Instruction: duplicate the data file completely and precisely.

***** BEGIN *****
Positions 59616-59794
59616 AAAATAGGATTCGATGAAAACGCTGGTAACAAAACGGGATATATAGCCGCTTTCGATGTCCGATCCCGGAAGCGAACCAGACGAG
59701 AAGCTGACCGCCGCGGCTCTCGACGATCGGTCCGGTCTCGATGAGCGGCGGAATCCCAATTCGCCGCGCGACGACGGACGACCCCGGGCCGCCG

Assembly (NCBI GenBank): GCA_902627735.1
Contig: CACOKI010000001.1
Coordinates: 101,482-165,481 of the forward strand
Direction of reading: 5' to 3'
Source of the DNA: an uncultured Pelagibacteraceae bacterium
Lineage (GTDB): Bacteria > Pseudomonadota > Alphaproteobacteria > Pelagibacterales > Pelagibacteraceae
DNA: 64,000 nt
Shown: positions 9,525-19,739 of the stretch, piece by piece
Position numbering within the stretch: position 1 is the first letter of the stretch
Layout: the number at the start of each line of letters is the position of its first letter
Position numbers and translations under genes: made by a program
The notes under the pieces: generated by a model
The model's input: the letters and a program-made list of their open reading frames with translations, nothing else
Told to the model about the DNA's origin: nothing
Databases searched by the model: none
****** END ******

Positions 59616-59794
59616 AAAATAGGATTCGATGAAAACGCTGGTAACAAAACGGGATATATAGCCGCTTTCGATGTCCGATCCCGGAAGCGAACCAGACGAG
59701 AAGCTGACCGCCGCGGCTCTCGACGATCGGTCCGGTCTCGATGAGCGGCGGAATCCCAATTCGCCGCGCGACGACGGACGACCCCGGGCCGCCG

Assembly (NCBI GenBank): GCA_902627735.1
Contig: CACOKI010000001.1
Coordinates: 101,482-165,481 of the forward strand
Direction of reading: 5' to 3'
Source of the DNA: an uncultured Pelagibacteraceae bacterium
Lineage (GTDB): Bacteria > Pseudomonadota > Alphaproteobacteria > Pelagibacterales > Pelagibacteraceae
DNA: 64,000 nt
Shown: positions 9,525-19,739 of the stretch, piece by piece
Position numbering within the stretch: position 1 is the first letter of the stretch
Layout: the number at the start of each line of letters is the position of its first letter
Position numbers and translations under genes: made by a program
The notes under the pieces: generated by a model
The model's input: the letters and a program-made list of their open reading frames with translations, nothing else
Told to the model about the DNA's origin: nothing
Databases searched by the model: none